This, along with biodiversity net gain, will mean a reduced up-front burden on the planning process and a shift towards a system of tariffs designed to offset environmental effects. It will take several years to see if this system is more effective than the systems already in place. It may be that losses in some geographic areas are offset by gains in others.
It is likely that planning regulations will be relaxed to simplify the whole planning process, as an alternative to making lots of small changes across lots of individual pieces of legislation. This seems a greater possibility in legislative areas where growth is being encouraged, such as increasing housing and amenities.
This may be progressive in terms of reducing red tape and supporting the construction industry, but it could have a detrimental environmental impact as fewer checks and balances are in place in favour of speed and ease.
Until the Environment Bill has gone through all the amendments required to get through the Commons and the Lords, it’s difficult to predict exactly what form the end result will take. In the meantime, in the face of uncertainty and short of funding, local authorities are likely to continue to struggle to process applications and seem ill-equipped to adapt rapidly to a new system of decision making.
The Wider View
As planning isn’t just about one-off building projects but the environment as a whole, in the longer term we could find projects moving in a different direction.
Planning will become a domestic issue, so various political agendas or the need to work with a broader range of trade partners from around the world may influence what we see happening – for example, trading successfully with countries outside of the EU may put pressure on the UK to accept a drop in environmental standards.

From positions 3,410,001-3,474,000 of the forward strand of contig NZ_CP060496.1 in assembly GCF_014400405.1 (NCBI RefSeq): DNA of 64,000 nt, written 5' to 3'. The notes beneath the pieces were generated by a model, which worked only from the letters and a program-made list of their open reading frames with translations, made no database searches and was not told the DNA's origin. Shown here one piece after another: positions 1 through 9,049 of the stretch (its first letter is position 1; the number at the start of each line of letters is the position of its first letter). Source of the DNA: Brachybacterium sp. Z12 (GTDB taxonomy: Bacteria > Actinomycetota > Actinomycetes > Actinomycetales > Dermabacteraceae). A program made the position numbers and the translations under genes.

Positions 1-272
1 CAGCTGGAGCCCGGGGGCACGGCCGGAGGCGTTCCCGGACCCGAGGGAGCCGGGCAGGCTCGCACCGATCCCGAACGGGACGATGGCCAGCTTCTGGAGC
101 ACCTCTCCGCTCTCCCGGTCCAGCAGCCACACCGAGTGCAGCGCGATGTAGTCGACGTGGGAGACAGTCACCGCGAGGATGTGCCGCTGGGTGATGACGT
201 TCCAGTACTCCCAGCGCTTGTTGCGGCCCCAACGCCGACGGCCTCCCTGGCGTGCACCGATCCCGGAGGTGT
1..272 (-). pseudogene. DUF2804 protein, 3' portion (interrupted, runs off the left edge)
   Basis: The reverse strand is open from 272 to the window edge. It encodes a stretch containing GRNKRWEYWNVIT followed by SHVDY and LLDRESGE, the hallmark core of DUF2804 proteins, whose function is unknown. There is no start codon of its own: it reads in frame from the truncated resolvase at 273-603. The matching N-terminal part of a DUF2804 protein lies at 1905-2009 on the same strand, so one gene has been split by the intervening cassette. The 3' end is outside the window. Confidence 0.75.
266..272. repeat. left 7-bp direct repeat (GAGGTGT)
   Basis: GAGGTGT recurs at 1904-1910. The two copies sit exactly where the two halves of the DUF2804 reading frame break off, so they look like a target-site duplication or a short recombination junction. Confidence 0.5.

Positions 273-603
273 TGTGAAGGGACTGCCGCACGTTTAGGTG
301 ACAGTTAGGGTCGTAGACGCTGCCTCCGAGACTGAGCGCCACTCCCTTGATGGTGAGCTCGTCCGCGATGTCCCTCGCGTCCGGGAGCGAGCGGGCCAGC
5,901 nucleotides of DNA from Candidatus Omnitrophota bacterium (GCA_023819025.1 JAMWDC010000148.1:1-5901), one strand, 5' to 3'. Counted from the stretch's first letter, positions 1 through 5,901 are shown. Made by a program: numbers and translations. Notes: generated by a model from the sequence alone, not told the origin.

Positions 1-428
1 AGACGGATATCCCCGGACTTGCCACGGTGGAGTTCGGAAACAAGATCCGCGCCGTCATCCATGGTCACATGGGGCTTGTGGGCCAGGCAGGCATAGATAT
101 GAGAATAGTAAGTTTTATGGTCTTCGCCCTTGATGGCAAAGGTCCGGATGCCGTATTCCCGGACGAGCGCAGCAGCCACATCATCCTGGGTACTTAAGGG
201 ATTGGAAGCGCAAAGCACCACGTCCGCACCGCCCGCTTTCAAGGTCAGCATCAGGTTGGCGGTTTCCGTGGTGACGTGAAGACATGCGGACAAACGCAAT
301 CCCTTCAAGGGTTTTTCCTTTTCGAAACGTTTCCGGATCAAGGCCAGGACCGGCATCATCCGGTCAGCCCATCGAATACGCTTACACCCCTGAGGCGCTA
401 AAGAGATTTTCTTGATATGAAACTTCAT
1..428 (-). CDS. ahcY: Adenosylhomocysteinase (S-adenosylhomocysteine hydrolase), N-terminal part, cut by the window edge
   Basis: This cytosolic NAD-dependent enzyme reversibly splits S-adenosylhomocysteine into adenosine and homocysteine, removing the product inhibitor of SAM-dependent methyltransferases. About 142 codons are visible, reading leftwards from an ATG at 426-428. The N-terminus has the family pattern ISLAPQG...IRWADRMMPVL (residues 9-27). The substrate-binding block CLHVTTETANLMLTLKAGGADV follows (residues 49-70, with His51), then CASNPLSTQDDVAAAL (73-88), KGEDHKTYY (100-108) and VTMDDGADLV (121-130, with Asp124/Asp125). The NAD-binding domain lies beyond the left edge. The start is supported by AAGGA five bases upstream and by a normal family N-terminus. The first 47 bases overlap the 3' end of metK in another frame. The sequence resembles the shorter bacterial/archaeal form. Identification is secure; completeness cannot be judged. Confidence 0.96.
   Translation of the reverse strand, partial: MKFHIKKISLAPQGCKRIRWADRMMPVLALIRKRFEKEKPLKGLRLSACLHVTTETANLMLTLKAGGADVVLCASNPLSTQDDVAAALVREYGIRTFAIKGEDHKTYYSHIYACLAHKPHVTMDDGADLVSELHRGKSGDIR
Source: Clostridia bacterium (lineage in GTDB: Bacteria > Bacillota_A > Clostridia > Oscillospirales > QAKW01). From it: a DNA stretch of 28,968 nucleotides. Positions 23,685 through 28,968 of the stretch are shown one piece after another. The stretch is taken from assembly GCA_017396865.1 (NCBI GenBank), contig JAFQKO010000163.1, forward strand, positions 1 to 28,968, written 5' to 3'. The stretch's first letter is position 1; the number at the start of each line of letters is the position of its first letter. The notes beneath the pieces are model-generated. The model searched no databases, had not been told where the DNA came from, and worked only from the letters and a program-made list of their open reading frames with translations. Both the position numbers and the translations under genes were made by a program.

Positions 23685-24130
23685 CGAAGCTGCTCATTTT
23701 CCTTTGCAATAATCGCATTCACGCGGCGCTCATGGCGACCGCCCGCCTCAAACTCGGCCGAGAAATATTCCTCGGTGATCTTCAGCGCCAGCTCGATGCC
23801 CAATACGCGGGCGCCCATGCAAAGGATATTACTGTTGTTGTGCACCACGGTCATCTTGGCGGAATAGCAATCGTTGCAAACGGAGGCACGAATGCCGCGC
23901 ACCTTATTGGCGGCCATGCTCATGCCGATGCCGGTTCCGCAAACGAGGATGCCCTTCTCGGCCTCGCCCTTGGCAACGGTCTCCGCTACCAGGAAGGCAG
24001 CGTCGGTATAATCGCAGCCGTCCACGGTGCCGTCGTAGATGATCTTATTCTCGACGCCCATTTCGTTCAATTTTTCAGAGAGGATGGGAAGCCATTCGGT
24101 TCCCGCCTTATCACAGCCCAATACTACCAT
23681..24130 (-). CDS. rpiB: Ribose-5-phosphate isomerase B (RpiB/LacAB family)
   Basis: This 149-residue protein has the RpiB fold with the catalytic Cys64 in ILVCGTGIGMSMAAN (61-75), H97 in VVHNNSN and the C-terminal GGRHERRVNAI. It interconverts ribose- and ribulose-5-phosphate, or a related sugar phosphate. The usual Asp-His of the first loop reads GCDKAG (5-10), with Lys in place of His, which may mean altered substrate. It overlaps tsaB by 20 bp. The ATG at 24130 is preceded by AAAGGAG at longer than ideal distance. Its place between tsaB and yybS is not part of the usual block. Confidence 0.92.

As mentioned above, there is a possibility that Brexit will ultimately lead to simpler regulations for planners to take into consideration. A broader stroke to cover more environmental impacts seems fine on the surface, but there are concerns amongst the conservation sector that this means subtle variations between habitats could be ignored as long as the ‘net gain’ is positive. Ultimately, this could lead to the destruction of small, unique habitats in favour of homogenised habitat creation schemes.
However, any change creates a possibility for improvement, and while many of the parties involved are worried about potential negative impacts, the Extinction Rebellion movement in 2019 and the visible difference in our environment during lockdown has made many reassess the impact humans have on the world around them. As this becomes a higher priority for a greater number of the general public, it stands a greater chance of being reflected in planning laws and regulations, with more emphasis on protecting our environments and habitats.
What can we be sure of?
As it stands, there is much about the impact of Brexit on planning that we simply don’t know, and won’t know until the transition out of Brexit has been completed and alternative legislation has been put in place.
However, it is a fact that a greater proportion of the population is concerned about the environmental impact humans have on the world, and planning is a key part in protecting our environment as well as progressing our buildings and infrastructure. Therefore, it’s a fair assumption that environmental protection will remain a critical issue for planners to consider, whether it’s enforced at a government level or driven by those running or affected by planning projects.
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*Information about legal challenges is based on assumptions, as we have found no proof either way.